Mphande reflects on the first time he met Committie, “It was November 2000 and Alan was rehearsing a farce called Bedside Manners, which was directed by Rex Garner. At the time, I just thought he’s one of the actors. Was he going to be successful or not? Well, he was funny in the farce, but I wasn’t sure if it was because of the part that he played or because he’s a funny guy naturally. Then a few months later he did The Clown Jewels, of which he first performed a smaller version upstairs [in the then Cabaret Café at Theatre on the Bay] before it came downstairs to the main theatre. That was the first one-man show I did with Alan. In that show, he did different characters and one of them was Mr Bean. I was a big fan of Mr Bean – I had a full Mr Bean collection on VHS and friends used to call me a weirdo. I was impressed and I thought, ‘Here is a comic who’s going to go far’, and ever since I’ve never been disappointed with Alan’s humour.”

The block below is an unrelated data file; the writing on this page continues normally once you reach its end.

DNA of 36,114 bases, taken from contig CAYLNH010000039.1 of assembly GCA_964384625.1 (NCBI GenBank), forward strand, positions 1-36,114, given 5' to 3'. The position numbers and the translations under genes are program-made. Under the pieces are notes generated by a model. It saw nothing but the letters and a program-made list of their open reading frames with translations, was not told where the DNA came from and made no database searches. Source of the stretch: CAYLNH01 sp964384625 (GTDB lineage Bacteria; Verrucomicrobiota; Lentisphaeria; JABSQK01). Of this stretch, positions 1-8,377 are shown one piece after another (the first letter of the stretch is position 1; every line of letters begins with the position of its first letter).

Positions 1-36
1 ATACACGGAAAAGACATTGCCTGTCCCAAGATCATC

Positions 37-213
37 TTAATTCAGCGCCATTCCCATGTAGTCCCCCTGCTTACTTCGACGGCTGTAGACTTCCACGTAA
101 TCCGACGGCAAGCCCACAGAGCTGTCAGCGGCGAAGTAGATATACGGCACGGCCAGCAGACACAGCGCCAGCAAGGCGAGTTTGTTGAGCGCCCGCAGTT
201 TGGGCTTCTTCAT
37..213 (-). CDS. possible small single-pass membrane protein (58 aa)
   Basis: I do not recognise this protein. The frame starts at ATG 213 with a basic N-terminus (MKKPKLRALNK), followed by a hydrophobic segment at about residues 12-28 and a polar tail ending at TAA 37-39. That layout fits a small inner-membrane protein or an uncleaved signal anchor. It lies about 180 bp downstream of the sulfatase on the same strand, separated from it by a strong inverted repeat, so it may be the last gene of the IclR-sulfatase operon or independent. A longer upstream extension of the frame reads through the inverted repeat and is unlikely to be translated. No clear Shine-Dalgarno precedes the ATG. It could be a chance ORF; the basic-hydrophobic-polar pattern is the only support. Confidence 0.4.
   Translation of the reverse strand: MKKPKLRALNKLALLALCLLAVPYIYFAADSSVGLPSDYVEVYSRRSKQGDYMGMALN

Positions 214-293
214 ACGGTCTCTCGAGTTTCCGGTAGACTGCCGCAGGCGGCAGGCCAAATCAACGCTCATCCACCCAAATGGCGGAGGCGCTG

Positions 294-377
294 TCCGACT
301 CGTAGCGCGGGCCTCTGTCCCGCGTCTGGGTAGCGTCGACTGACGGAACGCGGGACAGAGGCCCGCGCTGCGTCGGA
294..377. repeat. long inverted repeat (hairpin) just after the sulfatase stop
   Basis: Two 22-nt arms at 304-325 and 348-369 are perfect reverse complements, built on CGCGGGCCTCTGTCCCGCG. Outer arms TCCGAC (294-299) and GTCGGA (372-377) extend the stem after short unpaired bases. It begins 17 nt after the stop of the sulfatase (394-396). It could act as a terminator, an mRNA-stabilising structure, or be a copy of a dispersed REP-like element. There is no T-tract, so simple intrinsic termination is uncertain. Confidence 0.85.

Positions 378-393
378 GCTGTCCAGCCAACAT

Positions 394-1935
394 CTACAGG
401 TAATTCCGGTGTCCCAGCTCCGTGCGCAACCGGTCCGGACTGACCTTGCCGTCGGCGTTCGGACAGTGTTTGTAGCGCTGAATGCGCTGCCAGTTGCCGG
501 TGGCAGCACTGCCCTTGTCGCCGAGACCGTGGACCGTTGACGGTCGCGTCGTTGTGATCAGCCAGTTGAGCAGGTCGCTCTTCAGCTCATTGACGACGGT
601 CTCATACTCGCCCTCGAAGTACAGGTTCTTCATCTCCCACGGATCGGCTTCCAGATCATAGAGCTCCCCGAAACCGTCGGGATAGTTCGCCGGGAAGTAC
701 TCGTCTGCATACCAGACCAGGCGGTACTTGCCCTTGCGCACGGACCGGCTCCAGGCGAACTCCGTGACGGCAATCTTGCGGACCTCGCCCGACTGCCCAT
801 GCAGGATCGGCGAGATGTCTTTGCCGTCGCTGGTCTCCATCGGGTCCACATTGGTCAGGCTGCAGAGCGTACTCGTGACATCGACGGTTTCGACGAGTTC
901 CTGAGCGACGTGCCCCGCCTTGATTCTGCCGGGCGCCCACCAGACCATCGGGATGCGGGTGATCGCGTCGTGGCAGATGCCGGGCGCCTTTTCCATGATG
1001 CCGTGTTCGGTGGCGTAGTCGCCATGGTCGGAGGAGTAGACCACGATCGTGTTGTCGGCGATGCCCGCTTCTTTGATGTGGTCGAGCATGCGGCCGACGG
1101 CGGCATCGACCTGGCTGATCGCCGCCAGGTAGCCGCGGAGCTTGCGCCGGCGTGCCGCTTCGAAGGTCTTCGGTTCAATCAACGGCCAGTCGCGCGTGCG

Given that Mphande has since then been Committie’s stage manager on every one of his shows, it is also no surprise that they have formed quite a bond and mutual understanding of their approach to theatre.
“We have definitely grown together over the years. I know him and I know where he is going to go when he is on stage. With Alan, most of the time, you don’t follow the script – if you follow the script you are going to get lost. We have grown together in that sense that I know where he is and I know where the cue is going to go. There were times when we used to mark cues on an actual word, but it just never happened that way. So now, I go with a gut feeling, because we have that kind of relationship. I can read him and know, ‘Ok, now I have to go on this cue, he wants it now’.”